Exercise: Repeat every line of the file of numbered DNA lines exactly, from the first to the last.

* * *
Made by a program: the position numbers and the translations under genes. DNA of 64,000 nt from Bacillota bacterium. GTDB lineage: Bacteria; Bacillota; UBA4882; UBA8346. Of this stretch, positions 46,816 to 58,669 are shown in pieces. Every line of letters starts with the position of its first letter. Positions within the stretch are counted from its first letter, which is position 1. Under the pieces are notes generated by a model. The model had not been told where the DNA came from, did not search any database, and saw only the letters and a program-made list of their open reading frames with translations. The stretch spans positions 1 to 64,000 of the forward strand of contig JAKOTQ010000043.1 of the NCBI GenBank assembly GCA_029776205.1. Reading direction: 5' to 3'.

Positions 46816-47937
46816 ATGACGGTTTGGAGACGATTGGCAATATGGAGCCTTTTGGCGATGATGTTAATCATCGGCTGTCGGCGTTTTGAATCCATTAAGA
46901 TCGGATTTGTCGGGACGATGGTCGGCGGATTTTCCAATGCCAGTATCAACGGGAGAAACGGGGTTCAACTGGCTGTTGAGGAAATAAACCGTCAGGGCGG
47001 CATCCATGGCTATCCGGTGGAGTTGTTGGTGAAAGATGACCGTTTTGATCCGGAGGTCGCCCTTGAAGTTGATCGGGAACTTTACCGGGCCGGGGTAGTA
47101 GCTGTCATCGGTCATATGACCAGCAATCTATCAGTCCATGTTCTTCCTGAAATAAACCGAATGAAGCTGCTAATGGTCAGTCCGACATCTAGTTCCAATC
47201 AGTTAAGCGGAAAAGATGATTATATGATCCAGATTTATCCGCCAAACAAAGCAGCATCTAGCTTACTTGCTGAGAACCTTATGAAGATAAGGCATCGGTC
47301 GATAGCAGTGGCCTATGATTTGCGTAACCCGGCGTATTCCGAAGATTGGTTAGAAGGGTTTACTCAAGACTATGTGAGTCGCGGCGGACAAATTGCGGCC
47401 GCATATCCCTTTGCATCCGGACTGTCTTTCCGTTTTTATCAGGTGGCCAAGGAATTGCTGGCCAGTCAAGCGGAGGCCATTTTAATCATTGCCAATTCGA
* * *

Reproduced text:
Made by a program: the position numbers and the translations under genes. DNA of 64,000 nt from Bacillota bacterium. GTDB lineage: Bacteria; Bacillota; UBA4882; UBA8346. Of this stretch, positions 46,816 to 58,669 are shown in pieces. Every line of letters starts with the position of its first letter. Positions within the stretch are counted from its first letter, which is position 1. Under the pieces are notes generated by a model. The model had not been told where the DNA came from, did not search any database, and saw only the letters and a program-made list of their open reading frames with translations. The stretch spans positions 1 to 64,000 of the forward strand of contig JAKOTQ010000043.1 of the NCBI GenBank assembly GCA_029776205.1. Reading direction: 5' to 3'.

Positions 46816-47937
46816 ATGACGGTTTGGAGACGATTGGCAATATGGAGCCTTTTGGCGATGATGTTAATCATCGGCTGTCGGCGTTTTGAATCCATTAAGA
46901 TCGGATTTGTCGGGACGATGGTCGGCGGATTTTCCAATGCCAGTATCAACGGGAGAAACGGGGTTCAACTGGCTGTTGAGGAAATAAACCGTCAGGGCGG
47001 CATCCATGGCTATCCGGTGGAGTTGTTGGTGAAAGATGACCGTTTTGATCCGGAGGTCGCCCTTGAAGTTGATCGGGAACTTTACCGGGCCGGGGTAGTA
47101 GCTGTCATCGGTCATATGACCAGCAATCTATCAGTCCATGTTCTTCCTGAAATAAACCGAATGAAGCTGCTAATGGTCAGTCCGACATCTAGTTCCAATC
47201 AGTTAAGCGGAAAAGATGATTATATGATCCAGATTTATCCGCCAAACAAAGCAGCATCTAGCTTACTTGCTGAGAACCTTATGAAGATAAGGCATCGGTC
47301 GATAGCAGTGGCCTATGATTTGCGTAACCCGGCGTATTCCGAAGATTGGTTAGAAGGGTTTACTCAAGACTATGTGAGTCGCGGCGGACAAATTGCGGCC
47401 GCATATCCCTTTGCATCCGGACTGTCTTTCCGTTTTTATCAGGTGGCCAAGGAATTGCTGGCCAGTCAAGCGGAGGCCATTTTAATCATTGCCAATTCGA